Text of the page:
How does the OALCF contribute to successful learner transitions?

OALCF tools and resources provide practitioners with practical guidance on how to develop goal-directed programming that will help LBS learners to transition to their goals.

When developing programming for learners, literacy practitioners start by asking, “What does this learner need to know and be able to do to be prepared for their next steps beyond LBS that this learner can’t do now?" and “What credentials or other proof of learning does the learner need to meet the criteria to enter the goal?"

By answering these questions, a practitioner makes decisions about content and any other supports that a learner might need.

To help guide the practitioner in answering these questions, five goal path descriptions have been developed: employment, apprenticeship, secondary school credit, postsecondary and independence.

An Introduction to Goal Path Descriptions for Practitioners and Learners (October 2011) has been provided to explain how the goal path descriptions were developed and how they can improve learner outcomes.

Goal path descriptions are available for each of the OALCF’s five goal paths:

The goal path descriptions will provide practitioners with valuable support in developing goal-directed programming by providing important information that will both inform the goal-setting process and contribute to the development of the learner plan. They help practitioners and learners make good decisions about the selection of a goal, learning activities and assessment methods and about other supports that might be necessary for learners’ successful transitions to their goal.

Both the goal path descriptions above and the curriculum framework provide support for practitioners and learners in developing programming that is goal-oriented, task-based, and learner-centred. Another key resource in developing programming is the Integrated Tasks by Goal Path (March 2011) document. An integrated task is a complex task that incorporates two or more tasks, usually from different competencies. This allows learners to develop and apply their skills and knowledge across competencies in a way that reflects real life situations.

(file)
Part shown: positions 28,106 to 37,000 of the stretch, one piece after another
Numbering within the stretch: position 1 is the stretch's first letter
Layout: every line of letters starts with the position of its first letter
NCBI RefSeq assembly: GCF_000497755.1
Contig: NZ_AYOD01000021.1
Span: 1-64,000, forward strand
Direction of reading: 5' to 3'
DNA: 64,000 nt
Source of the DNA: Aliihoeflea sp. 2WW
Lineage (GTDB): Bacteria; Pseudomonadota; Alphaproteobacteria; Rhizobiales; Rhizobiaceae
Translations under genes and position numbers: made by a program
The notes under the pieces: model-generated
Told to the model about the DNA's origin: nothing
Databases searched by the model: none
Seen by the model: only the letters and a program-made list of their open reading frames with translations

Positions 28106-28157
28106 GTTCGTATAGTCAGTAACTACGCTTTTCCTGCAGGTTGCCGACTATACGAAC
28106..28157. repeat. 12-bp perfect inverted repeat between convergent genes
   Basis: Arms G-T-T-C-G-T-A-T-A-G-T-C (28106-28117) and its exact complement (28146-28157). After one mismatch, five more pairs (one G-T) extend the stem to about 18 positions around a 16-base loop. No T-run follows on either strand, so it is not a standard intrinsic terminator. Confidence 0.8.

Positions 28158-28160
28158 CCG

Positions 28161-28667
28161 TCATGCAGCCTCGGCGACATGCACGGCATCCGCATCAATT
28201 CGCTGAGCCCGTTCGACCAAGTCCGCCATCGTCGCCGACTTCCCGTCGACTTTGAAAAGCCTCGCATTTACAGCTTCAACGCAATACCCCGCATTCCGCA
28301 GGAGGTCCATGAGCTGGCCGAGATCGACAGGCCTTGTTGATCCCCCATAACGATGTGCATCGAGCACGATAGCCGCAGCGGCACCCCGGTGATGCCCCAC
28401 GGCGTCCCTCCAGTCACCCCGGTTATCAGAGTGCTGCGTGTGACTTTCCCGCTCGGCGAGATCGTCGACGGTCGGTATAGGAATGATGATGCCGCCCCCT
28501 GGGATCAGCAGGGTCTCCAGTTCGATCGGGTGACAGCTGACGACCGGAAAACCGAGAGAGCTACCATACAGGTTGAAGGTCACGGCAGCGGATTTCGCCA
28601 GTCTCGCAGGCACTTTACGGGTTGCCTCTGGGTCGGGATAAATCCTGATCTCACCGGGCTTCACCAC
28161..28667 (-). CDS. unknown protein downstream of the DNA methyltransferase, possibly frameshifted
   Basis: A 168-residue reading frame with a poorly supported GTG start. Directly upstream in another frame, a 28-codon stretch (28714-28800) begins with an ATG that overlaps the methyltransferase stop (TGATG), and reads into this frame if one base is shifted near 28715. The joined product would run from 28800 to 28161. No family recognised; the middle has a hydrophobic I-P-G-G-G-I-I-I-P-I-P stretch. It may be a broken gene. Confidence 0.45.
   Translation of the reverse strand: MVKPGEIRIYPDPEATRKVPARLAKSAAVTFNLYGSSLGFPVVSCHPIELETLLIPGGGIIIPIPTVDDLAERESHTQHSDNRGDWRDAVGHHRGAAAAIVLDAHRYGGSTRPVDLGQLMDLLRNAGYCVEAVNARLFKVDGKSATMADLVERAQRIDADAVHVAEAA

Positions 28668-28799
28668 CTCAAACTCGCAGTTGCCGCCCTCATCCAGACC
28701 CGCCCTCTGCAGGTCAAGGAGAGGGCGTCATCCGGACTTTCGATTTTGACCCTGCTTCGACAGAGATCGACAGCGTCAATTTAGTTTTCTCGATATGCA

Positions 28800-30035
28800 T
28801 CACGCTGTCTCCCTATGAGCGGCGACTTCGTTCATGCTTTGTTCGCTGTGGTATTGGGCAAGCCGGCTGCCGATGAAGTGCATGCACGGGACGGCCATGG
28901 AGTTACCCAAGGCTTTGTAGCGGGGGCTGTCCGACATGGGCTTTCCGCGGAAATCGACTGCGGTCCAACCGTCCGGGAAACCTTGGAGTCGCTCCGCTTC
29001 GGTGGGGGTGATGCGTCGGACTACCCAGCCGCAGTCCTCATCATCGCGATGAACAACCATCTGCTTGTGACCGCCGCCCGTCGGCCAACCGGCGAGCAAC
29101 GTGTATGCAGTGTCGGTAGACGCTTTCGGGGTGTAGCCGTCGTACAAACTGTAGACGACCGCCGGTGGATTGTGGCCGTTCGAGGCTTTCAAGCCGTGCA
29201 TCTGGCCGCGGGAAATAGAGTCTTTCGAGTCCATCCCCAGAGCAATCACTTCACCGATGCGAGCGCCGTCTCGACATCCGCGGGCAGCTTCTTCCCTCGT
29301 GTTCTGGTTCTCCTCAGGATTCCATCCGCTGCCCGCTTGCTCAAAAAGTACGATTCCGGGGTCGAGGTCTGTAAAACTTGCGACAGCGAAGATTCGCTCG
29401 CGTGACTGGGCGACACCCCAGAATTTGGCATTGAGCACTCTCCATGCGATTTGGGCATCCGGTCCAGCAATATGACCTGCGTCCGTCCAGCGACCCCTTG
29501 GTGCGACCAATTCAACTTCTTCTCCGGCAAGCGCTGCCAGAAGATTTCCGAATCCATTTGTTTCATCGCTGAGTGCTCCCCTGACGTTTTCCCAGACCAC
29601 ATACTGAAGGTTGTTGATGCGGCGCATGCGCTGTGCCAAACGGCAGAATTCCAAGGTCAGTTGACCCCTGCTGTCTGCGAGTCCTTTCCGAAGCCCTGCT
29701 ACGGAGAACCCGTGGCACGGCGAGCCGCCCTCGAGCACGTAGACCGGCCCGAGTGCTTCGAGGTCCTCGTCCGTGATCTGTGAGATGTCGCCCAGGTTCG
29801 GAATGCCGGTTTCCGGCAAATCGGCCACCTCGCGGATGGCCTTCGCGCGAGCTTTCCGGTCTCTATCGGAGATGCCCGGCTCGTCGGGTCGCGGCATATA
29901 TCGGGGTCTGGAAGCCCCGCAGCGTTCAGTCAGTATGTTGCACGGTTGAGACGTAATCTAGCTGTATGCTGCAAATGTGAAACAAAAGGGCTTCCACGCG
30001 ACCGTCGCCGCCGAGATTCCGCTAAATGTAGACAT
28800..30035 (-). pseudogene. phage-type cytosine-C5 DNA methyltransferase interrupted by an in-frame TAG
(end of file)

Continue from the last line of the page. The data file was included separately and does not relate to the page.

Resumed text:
With a better understanding of goal requirements, practitioners can also use the Learner Plan Template (March 2012) (also available as a printable PDF) to develop better informed learner plans.

comprehensive list of OALCF resources (October 2011) that includes these documents is available to help practitioners and learners develop programming that is tailored to meets the each learner’s needs.

How does the OALCF provide a basis for program development and assessment of learner progress?

Practitioners map out the details of a learner’s program in a learner plan. To make sure it includes the key elements of a goal-directed, transition-oriented program, the practitioner can use the Learner Plan Template (March 2012) (also available as a printable PDF) to assist in collecting and recording the information that will inform their programming decisions. The Learner Plan Template Instructions (March 2012) provide guidance in the use of the Template.

The Learner Plan Template includes key OALCF features that are intended to improve literacy outcomes in Ontario, including:

  • a focus on the transition of the learner beyond his or her LBS program to a chosen goal;
  • use of a common language and approach for describing learning activities and achievements; and
  • incorporation of learner supports provided through referrals and service co-ordination.

The use of the Learner Plan Template supports practitioners to integrate these features of the OALCF into their literacy programming. A Selected Assessment Tools (March 2011) guide is also available to provide practitioners with examples of formal and informal assessment tools.